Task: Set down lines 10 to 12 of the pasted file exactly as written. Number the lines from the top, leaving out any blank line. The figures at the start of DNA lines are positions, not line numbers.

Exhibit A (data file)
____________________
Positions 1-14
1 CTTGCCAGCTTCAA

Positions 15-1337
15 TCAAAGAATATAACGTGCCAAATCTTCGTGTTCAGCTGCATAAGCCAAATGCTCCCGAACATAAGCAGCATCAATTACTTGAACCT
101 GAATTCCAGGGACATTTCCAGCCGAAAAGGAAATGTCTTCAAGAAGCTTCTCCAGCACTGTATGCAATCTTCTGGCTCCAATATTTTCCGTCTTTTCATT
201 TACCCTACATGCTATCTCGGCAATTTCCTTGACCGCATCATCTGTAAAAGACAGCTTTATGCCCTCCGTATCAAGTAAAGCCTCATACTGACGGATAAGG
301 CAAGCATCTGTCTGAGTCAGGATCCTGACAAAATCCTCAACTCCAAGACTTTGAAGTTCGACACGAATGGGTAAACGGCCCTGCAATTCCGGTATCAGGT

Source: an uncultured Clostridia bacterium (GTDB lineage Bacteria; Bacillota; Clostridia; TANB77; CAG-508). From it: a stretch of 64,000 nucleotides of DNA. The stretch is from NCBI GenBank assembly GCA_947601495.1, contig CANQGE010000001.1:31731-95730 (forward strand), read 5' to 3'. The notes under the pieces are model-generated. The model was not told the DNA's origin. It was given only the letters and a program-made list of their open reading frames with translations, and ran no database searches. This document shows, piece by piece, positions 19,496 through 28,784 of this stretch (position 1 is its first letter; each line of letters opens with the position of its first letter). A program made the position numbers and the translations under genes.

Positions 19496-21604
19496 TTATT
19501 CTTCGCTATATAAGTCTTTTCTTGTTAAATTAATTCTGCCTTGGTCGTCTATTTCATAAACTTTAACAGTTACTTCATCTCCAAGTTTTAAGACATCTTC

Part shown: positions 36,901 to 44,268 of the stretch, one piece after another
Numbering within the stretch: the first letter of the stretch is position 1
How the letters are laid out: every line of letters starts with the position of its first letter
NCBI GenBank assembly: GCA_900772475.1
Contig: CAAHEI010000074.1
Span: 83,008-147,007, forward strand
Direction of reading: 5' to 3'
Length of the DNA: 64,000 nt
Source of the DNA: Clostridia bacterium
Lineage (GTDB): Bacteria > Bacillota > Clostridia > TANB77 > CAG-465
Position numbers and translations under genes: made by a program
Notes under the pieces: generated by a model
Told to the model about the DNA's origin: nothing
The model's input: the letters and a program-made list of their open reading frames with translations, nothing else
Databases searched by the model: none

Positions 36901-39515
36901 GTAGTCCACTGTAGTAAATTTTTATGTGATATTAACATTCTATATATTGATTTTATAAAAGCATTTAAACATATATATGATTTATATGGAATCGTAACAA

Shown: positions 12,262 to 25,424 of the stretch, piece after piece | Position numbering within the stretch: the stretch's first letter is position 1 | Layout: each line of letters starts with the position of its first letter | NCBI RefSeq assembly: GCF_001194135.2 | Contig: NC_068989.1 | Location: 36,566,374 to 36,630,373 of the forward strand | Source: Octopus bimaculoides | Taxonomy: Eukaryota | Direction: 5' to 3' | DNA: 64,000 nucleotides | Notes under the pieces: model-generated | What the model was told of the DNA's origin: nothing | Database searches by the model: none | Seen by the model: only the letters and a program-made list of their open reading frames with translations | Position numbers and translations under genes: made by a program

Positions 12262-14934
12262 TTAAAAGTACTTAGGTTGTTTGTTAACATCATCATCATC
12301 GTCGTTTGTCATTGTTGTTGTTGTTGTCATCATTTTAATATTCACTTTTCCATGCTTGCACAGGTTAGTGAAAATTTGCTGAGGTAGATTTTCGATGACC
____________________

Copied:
19496 TTATT
19501 CTTCGCTATATAAGTCTTTTCTTGTTAAATTAATTCTGCCTTGGTCGTCTATTTCATAAACTTTAACAGTTACTTCATCTCCAAGTTTTAAGACATCTTC

Part shown: positions 36,901 to 44,268 of the stretch, one piece after another